Ever since we figured out the fermentation trick, we humans have grown a lot of grapes. Frankly we've lugged clippings and seedlings and grafts to some of the most unlikely places in the world. It seems like throughout history, we've tried to grow grapes pretty much anywhere we've set down our own roots. The results: a lot of bad wine. There are a lot of vines planted where they shouldn't be. But don't try telling that to the folks that put them there. Once upon a time, when the choice was between some wine (no matter how bad) and no wine, the grapes got planted.
Once in a while, though, through either our own dumb luck, or through some early viticultural genius (we'll never truly know) we've found some places that were just meant to grow grapes.
I'm not talking at the level of appellations here. Sure, Napa is a fine place, in general for growing grapes, but there's a lot of mediocre land in those tens of thousands of acres. No, I'm speaking about individual plots of land - single contiguous vineyards that have for so long produced wines of such distinction it's hard to imagine the world of wine without them.
The Brand vineyard in Alsace is, in my mind, clearly one of these sites. This vineyard sits in a steep south and southeast facing bowl near the entrance to the Munster valley, with views of the town of Turkheim. At its highest point it sits about 345 meters above sea level, which means that despite the sunny exposure afforded by its southern exposure, it receives cool breezes, a combination which makes for long, slow ripening. The soil of the vineyard is basically crushed granite -- mica, quartz sand, hornblende, feldspar -- with little capacity to retain water, providing the vines with excellent drainage.
Grapes have been grown in this specific vineyard site pretty much continuously since Roman times, but not many records stretch baj that far. Like most of the records for winemaking in continental Europe, mentions of the Brand vineyard begin to surface in the early 14th century in records kept by the monasteries and abbeys in the region. Local legend has it that at one point the whole region was underwater and the hilltop above the Brand vineyard was merely an island. According to the story, upon this island a dragon came to rest, and was burned (brand literally means 'burned' in German) by the sun, and never regained the strength to fly onward, its blood draining into the rocks and soil and providing a fire which still lives in the vines grown here.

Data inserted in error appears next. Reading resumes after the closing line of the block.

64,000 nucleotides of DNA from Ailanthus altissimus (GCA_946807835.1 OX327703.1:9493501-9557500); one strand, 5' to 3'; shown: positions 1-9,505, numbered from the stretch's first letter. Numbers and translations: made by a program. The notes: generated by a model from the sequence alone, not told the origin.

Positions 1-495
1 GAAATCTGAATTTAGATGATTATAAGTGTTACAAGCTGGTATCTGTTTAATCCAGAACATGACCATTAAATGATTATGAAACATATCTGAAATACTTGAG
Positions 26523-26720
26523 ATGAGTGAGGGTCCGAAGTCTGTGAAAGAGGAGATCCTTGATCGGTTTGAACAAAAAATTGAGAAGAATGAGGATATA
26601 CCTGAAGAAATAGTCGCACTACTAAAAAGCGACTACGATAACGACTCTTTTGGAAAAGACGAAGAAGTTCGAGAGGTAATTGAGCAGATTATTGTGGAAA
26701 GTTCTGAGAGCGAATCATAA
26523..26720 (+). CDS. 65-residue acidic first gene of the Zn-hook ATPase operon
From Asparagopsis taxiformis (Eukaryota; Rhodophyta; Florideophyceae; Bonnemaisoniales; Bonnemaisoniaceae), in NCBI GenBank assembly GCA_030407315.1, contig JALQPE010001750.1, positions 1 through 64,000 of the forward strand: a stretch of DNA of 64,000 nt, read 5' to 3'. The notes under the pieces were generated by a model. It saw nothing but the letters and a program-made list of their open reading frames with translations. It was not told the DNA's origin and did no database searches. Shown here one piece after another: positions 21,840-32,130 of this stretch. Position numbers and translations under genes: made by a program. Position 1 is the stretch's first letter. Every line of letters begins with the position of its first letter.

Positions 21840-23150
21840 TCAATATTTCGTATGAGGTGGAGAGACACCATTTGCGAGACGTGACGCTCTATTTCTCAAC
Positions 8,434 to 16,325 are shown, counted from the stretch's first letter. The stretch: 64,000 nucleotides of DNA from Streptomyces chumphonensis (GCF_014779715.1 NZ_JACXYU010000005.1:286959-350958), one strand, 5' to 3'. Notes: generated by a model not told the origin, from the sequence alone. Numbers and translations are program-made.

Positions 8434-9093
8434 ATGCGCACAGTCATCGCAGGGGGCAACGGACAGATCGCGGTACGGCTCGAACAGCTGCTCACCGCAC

Today this vineyard is one of the few in the Alsace region to be given the Grand Cru designation, and pretty much every wine I've had from it demonstrates how awesome it is.
Phillipe and Corrine Ehrhart's small estate, Domaine Erhart, is in the town of Wettolshiem which snuggles up against the back of the Brand vineyard, along with several other of the equally famous vineyards of the area (Hengst and Herrenweg being a couple of my other favorites).
The Ehrharts have been working with the grapes from these vineyards for decades, and moreover, have been doing so organically for nearly two generations. Because of the very particular personality of these vineyard sites like Brand, they vinify each block of the vineyard separately.
This particular wine is made from 100% Pinot Gris from the Brand vineyard (which also is planted with Gewurztraminer, Riesling, Pinot Blanc and likely some Sylvaner and Muscat). All of the grapes are hand picked in several passes through the vineyard by mostly members of the Erhart family, including Philippe's father François, and his son Florian. After pressing, the wine is gravity fed (no pumping) into stainless steel vats where the wine will ferment, and is then drained into old, neutral oak where it will sit on its lees for up to seven or eight months before bottling.
A pale gold color in the glass this wine has an highly perfumed nose of candied ginger, dried mango, and ripe -- even overripe -- nectarines. In the mouth it is silky and lush with flavors of nectarines, orange blossom water, and candied lemon. The wine has good acidity and is slightly off dry with a light sweetness that lingers in the long finish.
Honestly, I'd love nothing more than to just sit and sip this wine on its own with very little else. However, those who are interested in matching food to it will find it a ready match for non-spicy or mildly-spicy Asian fare, like this grilled five spice chicken.
Overall score: 9.5
How Much?: $27
A wine book like no other. Photographs, essays, and wine recommendations. Learn more.
The Superb Grace of Old Vines: Drinking Janasse The Zinfandel Experience: January 31, San Francisco Vinography Unboxed: Week of January 4, 2015 Vinography Images: The Colors of a New Season Vinography Unboxed: Week of December 27th, 2014 Vinography Images: Rich Skies Losing a Legend in Serge Hochar Flirting with the Ecstatic: The Wines of Nikolaihof, Austria Vinography Unboxed: Week of December 20, 2014 A Grape By Any Other Name
Wine Will Never Smell the Same Again: Luca Turin and the Science of Scent Forlorn Hope: The Remarkable Wines of Matthew Rorick Debating Robert Parker At His Invitation Passopisciaro Winery, Etna, Sicily: Current Releases Should We Care What Winemakers Say? The Sweet Taste of Freedom: Austria's Ruster Ausbruch Wines 2009 Burgundy Vintage According to Domaine de la Romanée-Conti Charles Banks: The New Man Behind Mayacamas Wine from the Caldera: The Incredible Viticulture of Santorini Why Community Tasting Notes Sites Will Fail Chateau Rayas and the 2012 Vintage of Chateauneuf-du-Pape A Life Indomitable: The Wines of Casal Santa Maria, Portugal Bay Area Bordeaux: Tasting Santa Cruz Mountain Cabernets Forgotten Jewels: Reviving Chile's Old Vine Carignane The First-Timer's Guide to Les Trois Glorieuses of Hospices de Beaune